19th-century Iranian arts on show at Louvre-Lens

April 3, 2018 - 10:7

TEHRAN – A vast exhibition of 19th-century masterpieces and handcrafted objects has opened its doors to the public at the Louvre-Lens art museum in northern France.

Titled “The Rose Empire”, the exhibit is devoted to the Qajar dynasty, that ruled Persia (Iran) from 1786 to 1925.

Experts say the art created during this period is widely deemed as original and rich, driven partly by exceptionally-talented court artists.

According to the organizers, the introductory section of the exhibit lets visitors follow in the footsteps of a number of European travelers, particularly painter Jules Laurens and architect Pascal Coste, both of whom published books on their travels to the country.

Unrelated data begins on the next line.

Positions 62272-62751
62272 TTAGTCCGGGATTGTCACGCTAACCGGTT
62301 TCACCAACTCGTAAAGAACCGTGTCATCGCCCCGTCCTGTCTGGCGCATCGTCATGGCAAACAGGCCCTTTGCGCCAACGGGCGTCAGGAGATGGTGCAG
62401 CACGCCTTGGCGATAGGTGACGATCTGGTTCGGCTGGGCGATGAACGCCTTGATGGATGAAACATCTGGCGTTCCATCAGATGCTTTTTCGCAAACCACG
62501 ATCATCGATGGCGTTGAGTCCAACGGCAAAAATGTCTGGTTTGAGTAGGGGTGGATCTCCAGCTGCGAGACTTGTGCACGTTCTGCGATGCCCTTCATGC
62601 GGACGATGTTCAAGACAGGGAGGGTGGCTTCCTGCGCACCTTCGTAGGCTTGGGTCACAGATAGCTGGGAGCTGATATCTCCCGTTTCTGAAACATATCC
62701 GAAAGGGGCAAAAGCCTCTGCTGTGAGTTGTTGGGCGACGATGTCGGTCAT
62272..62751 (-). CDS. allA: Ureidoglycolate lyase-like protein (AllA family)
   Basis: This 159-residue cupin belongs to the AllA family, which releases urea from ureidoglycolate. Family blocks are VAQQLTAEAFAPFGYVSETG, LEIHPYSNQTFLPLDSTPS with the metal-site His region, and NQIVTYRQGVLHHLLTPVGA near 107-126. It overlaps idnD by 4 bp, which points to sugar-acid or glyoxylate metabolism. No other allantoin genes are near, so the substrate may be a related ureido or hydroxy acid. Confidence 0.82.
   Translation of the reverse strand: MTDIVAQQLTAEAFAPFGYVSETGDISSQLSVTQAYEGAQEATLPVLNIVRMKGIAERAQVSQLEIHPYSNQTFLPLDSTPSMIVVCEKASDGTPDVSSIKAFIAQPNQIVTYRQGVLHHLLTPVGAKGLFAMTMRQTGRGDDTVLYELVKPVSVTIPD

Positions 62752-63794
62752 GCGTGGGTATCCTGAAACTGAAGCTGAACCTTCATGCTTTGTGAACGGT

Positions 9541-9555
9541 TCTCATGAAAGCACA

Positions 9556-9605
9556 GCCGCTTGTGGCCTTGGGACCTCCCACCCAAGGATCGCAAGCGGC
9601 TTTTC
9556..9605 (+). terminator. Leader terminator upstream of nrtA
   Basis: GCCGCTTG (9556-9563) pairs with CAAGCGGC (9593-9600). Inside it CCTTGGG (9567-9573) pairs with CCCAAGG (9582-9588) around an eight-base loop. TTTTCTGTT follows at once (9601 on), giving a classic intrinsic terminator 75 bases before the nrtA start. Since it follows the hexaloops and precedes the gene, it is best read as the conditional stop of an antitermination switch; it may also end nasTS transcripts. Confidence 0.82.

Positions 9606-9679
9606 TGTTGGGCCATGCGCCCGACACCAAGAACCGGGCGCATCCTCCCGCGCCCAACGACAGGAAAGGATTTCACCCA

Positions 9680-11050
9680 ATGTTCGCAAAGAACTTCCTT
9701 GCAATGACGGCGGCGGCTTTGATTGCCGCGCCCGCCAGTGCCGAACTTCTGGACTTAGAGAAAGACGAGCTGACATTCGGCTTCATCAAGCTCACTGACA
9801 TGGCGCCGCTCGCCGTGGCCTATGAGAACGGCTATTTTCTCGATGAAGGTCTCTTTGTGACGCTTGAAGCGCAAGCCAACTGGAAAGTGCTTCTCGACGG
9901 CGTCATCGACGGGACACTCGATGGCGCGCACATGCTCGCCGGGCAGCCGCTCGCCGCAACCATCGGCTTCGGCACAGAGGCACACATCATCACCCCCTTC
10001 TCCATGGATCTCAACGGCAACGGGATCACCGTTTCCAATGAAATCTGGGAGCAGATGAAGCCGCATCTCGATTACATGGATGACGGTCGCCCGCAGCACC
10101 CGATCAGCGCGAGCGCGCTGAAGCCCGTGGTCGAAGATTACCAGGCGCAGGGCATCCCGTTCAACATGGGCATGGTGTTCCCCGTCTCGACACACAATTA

The second section offers a cultural overview of the Qajar period by passing through a portrait gallery featuring the various sovereigns, visitors.

The third section examines luxurious, sophisticated court arts and architecture, showing portraits, photographs, carpets, rugs, enamels, ceremonial weapons, clothing, personal ornamentation and textiles, amongst others.

The last section turns the spotlight on the artists, the way their skills developed throughout the century, as well as their encounters with modernity.

Four hundred pieces came from 35 French institutions and private collections and twelve countries to describe the world of this family, whose descendants now mostly live in Europe and the United States, according to parisdiarybylaure.com. 

Along with the exhibition, the museum is also organizing a series of side-section programs and conferences at La Scene, the venue’s auditorium.

The exhibit will be running until July 22.